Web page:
Bug Fixes in WMF 5.1

Bug fixes

The following notable bugs are fixed in WMF 5.1:

Module auto-discovery fully honors PSModulePath

Module auto-discovery (loading modules automatically without an explicit Import-Module when calling a command) was introduced in WMF 3. When introduced, PowerShell checked for commands in $PSHome\Modules before using $env:PSModulePath.

WMF 5.1 changes this behavior to honor $env:PSModulePath completely. This allows for a user-authored module that defines commands provided by PowerShell (e.g. Get-ChildItem) to be auto-loaded and correctly overriding the built-in command.

File redirection no longer hard-codes -Encoding Unicode

In all previous versions of PowerShell, it was impossible to control the file encoding used by the file redirection operator.

Starting with WMF 5.1, you can now change the file encoding of redirection by setting $PSDefaultParameterValues:

$PSDefaultParameterValues["Out-File:Encoding"] = "Ascii"

Fixed a regression in accessing members of System.Reflection.TypeInfo

A regression introduced in WMF 5.0 broke accessing members of System.Reflection.RuntimeType, for example, [int].ImplementedInterfaces. This bug has been fixed in WMF 5.1.

Fixed some issues with COM objects

WMF 5.0 introduced a new COM binder for invoking methods on COM objects and accessing properties of COM objects. This new binder improved performance significantly but also introduced some bugs which have been fixed in WMF 5.1.

Argument conversions were not always performed correctly

In the following example:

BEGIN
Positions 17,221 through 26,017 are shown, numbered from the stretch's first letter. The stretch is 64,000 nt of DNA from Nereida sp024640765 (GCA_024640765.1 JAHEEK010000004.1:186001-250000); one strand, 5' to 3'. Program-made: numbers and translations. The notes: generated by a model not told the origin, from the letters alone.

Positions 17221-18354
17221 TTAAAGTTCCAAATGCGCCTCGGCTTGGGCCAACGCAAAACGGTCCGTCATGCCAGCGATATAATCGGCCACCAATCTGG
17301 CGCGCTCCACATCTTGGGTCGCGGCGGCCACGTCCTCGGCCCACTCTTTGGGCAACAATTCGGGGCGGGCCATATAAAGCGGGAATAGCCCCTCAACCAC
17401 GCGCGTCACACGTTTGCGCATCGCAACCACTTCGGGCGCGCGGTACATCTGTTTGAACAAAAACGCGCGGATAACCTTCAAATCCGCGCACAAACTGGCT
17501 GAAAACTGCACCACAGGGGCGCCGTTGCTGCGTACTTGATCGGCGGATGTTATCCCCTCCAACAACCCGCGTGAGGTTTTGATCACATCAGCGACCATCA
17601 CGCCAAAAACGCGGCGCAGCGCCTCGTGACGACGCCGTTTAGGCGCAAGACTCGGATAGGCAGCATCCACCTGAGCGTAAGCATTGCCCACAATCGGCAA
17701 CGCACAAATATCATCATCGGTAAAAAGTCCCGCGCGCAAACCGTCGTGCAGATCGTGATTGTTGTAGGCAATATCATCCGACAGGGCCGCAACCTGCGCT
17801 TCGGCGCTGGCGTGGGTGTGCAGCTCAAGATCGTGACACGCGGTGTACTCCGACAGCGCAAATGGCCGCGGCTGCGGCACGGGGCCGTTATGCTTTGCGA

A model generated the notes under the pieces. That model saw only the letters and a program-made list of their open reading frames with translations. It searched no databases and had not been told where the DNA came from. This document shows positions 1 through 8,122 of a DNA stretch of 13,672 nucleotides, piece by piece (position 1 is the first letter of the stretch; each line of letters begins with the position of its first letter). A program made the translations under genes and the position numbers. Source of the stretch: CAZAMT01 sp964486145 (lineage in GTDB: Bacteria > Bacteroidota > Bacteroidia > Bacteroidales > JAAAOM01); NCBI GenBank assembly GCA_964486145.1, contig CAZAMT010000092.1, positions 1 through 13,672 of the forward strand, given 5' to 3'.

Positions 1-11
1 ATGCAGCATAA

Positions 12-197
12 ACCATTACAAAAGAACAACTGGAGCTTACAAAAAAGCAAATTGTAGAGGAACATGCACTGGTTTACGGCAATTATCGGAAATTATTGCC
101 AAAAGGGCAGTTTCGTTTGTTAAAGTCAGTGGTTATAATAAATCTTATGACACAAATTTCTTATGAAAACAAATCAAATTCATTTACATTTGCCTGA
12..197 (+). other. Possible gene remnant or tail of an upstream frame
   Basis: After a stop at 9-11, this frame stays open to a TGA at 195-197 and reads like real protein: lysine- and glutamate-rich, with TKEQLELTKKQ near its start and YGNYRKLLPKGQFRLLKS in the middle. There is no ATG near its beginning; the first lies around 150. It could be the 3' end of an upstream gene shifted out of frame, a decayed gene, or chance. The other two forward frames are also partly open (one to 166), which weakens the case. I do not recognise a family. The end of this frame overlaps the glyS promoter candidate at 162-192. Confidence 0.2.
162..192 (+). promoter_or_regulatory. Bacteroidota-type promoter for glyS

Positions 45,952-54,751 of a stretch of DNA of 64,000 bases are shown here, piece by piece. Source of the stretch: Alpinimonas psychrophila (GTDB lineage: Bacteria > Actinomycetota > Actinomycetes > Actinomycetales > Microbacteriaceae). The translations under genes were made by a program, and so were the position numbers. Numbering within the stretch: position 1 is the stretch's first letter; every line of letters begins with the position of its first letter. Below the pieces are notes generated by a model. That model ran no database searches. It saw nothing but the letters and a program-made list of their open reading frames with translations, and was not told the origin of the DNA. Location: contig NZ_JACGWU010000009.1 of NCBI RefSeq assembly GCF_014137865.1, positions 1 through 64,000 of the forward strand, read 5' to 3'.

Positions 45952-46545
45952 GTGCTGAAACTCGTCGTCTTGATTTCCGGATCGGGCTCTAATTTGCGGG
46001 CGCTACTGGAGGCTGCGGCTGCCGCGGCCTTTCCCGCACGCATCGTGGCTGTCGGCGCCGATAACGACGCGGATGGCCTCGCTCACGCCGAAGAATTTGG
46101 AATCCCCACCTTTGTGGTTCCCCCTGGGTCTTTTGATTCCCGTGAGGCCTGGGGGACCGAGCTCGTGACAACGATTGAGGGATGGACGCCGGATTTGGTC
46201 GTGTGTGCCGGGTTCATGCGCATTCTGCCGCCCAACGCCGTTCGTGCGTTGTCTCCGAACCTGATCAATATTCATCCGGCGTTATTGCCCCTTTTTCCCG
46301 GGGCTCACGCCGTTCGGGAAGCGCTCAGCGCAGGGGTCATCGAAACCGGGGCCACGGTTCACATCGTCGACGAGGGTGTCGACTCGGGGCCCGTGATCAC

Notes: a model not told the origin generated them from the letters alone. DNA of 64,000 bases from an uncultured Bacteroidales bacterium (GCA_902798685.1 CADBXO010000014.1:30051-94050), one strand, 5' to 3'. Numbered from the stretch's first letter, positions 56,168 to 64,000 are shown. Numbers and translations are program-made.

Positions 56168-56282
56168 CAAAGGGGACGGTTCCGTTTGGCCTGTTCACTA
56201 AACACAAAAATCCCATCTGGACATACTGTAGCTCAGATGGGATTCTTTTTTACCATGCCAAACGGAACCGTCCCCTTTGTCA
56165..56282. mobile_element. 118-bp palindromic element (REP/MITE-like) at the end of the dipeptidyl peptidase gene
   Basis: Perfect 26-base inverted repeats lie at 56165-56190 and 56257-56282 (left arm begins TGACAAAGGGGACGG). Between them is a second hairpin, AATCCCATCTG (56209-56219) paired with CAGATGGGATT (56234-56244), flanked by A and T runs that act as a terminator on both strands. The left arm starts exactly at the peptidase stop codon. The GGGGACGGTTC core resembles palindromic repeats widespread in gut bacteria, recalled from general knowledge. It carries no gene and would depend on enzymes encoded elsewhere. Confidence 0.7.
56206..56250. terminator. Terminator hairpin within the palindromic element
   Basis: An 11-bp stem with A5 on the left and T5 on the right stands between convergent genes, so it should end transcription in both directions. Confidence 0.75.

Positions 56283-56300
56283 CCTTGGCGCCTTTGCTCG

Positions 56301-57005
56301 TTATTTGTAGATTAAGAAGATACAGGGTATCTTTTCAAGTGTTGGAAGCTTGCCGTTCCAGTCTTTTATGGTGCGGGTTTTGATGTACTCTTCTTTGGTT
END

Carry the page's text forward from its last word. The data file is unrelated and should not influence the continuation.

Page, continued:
$obj = New-Object -ComObject WScript.Shell

The SendKeys method expects a string, but PowerShell did not convert the char to a string, deferring the conversion to IDispatch::Invoke, which uses VariantChangeType to do the conversion. In this example, this resulted in sending the keys '1', '7', and '3' instead of the expected Volume.Mute key.

Enumerable COM objects not always handled correctly

PowerShell normally enumerates most enumerable objects, but a regression introduced in WMF 5.0 prevented the enumeration of COM objects that implement IEnumerable. For example:

function Get-COMDictionary
    $d = New-Object -ComObject Scripting.Dictionary
    $d.Add('a', 2)
    $d.Add('b', 2)
    return $d

$x = Get-COMDictionary

In the above example, WMF 5.0 incorrectly wrote the Scripting.Dictionary to the pipeline instead of enumerating the key/value pairs.

[ordered] was not allowed inside classes

WMF 5.0 introduced classes with validation of type literals used in classes. [ordered] looks like a type literal but is not a true .NET type. WMF 5.0 incorrectly reported an error on [ordered] inside a class:

class CThing
    [object] foo($i)
        [ordered]@{ Thing = $i }

Help on About topics with multiple versions does not work

Before WMF 5.1, if you had multiple versions of a module installed and they all shared a help topic, for example, about_PSReadline, help about_PSReadline would return multiple topics with no obvious way to view the real help.

WMF 5.1 fixes this by returning the help for the latest version of the topic.

Get-Help does not provide a way to specify which version you want help for. To work around this, navigate to the modules directory and view the help directly with a tool like your favorite editor.

powershell.exe reading from STDIN stopped working

Customers use powershell -command - from native apps to execute PowerShell passing in the script via STDIN unfortunately this was broken by other changes in the console host.

This is fixed for version 5.1 in the Windows 10 Anniversary Update.

powershell.exe creates spike in CPU usage on startup

PowerShell uses a WMI query to check if it was started via Group Policy to avoid causing delay in login. The WMI query ends up injecting tzres.mui.dll into every process on the system since the WMI Win32_Process class attempts to retrieve local timezone information. This results in a large CPU spike in wmiprvse (the WMI provider host). Fix is to use Win32 API calls to get the same information instead of using WMI.